Nigerian fintech lawyer Senator Ihenyen said the new central bank guidelines which bar the withdrawal of cash from accounts operated by virtual asset service providers (VASPs) seem “reasonable and understandable.” The lawyer however believes an “outright” prohibition of cash withdrawals from VASPs operated accounts may “be in conflict with the CBN’s own cashless policy.”
Nigerian fintech lawyer Senator Ihenyen has said that the new Central Bank of Nigeria (CBN) guidelines prohibiting cash withdrawals from bank accounts operated by virtual asset service providers may at first glance seem “reasonable and understandable.” Citing the central bank’s past circulars, Ihenyen suggested that the prohibition may be consistent with the CBN’s goal of combating the use of cash in funding criminal activities, as well as containing the high cost of handling cash.
The lawyer also highlighted the impact of cash transactions on monetary policy, as well as the effect of “fraudulent leakages” that crypto-to-fiat cash withdrawals may have on the financial system, as other possible reasons why the CBN has included the prohibition in the new guidelines.
As reported by Bitcoin.com News, the CBN has now lifted the prohibition which barred financial institutions from dealing with crypto entities. In its Dec. 22 circular, the Nigerian central bank suggested that the prohibition issued on Feb. 5, 2021, did not adhere to the Financial Action Task Force (FATF) recommendation 15 which calls for the regulation of VASPs to “prevent misuse of virtual assets for ML/TF/PF.”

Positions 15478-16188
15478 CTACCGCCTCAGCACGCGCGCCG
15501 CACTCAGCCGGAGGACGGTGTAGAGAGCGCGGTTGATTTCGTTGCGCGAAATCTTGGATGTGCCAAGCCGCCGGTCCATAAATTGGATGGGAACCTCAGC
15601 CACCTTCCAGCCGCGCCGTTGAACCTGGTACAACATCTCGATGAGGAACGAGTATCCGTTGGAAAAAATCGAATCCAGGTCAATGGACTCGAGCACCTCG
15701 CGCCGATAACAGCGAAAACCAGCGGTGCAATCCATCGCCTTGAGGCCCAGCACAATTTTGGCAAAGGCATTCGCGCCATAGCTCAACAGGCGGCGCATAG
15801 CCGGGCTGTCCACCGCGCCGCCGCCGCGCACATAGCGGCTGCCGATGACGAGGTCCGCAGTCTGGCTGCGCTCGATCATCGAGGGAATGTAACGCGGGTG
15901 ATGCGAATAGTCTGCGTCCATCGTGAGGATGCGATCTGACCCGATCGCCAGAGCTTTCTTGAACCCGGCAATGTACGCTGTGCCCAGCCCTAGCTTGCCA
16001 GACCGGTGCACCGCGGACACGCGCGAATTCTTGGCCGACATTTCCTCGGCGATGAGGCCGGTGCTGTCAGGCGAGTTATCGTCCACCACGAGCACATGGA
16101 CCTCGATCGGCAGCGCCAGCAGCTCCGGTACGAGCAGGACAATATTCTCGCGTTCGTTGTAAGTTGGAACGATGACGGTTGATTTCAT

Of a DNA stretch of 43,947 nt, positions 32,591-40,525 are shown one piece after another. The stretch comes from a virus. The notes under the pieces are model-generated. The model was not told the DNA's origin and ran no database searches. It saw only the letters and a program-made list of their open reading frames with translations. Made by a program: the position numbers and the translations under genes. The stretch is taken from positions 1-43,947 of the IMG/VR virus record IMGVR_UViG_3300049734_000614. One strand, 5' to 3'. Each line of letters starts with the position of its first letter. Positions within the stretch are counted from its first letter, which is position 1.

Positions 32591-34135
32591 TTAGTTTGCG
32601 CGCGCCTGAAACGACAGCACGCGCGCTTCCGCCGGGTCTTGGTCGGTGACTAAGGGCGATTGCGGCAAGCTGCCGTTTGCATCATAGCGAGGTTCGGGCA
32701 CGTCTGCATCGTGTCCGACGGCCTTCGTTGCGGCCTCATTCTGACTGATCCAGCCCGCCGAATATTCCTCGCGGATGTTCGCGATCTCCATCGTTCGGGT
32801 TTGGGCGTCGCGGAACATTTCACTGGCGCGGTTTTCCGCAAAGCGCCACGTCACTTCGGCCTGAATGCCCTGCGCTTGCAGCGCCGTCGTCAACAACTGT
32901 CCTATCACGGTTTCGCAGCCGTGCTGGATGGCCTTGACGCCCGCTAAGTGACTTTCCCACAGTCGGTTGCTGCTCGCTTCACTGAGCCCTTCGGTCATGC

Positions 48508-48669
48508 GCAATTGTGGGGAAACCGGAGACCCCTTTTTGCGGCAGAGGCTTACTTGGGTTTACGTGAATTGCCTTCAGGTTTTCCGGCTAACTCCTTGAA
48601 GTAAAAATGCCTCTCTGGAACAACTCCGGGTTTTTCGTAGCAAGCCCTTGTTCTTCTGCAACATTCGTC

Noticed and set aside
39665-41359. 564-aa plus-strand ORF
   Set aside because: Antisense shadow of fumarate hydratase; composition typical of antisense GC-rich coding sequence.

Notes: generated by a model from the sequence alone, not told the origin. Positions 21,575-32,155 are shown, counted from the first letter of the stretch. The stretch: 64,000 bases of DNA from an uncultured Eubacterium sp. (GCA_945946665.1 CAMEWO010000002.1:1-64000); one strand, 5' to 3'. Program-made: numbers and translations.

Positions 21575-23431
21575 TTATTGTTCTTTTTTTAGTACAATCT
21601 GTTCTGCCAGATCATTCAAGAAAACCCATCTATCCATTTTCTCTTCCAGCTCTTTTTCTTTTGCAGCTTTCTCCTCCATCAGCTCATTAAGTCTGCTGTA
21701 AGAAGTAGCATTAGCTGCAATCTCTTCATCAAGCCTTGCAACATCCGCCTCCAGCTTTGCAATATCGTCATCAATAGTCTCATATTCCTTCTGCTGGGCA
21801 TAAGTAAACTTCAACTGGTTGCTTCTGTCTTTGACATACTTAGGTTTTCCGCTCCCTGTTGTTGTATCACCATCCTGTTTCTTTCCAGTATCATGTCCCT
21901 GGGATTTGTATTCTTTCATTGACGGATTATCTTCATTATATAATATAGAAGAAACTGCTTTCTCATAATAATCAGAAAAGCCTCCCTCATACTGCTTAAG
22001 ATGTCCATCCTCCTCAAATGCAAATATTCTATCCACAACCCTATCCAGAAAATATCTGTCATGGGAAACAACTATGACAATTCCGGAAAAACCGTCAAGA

Nevertheless, the latest CBN circular still stipulates that banks and other financial institutions are still “prohibited from holding, trading and/or transacting in virtual currencies on their own account.” This is in addition to the cash withdrawal prohibition.
CBN Cashless Policy
However, Ihenyen believes that the central bank should also consider its existing policy and other factors if it is genuinely interested in ensuring the soundness and safety of the financial system.
“An outright elimination of cash withdrawals from all accounts operated by VASPs may in fact be in conflict with the CBN’s own cashless policy. Under the cashless policy, cash withdrawal limits, not cash withdrawal prohibition, were introduced. In fact, the CBN cashless policy does not prohibit cash withdrawals above the stipulated limits,” Ihenyen told Bitcoin.com News.
The lawyer added that if these limits are exceeded, the cashless policy recommends imposing a cash handling fee. This policy applies to all accounts, including those operated by VASPs. However, government revenue-generation accounts, primary mortgage institutions, microfinance banks, and embassies are exempt from this policy.
Alternatively, VASPs may be required to hold all customer funds for transfers in a designated customer account, according to Ihenyen. Under this arrangement, customer funds will be domiciled with any deposit money bank in Nigeria.
This separation of the customer account from other accounts operated by the VASPs makes it easier for the VASP operator, the financial, and the CBN to manage the cash withdrawal limits regime.
Commenting on the importance of having engagements, the lawyer said:
“No doubt, as financial innovations evolve, regulation will gradually come along. With continual stakeholder engagements involving regulators, innovators, and users, I believe that the consumer—and Nigeria generally—will be the greatest winner.”
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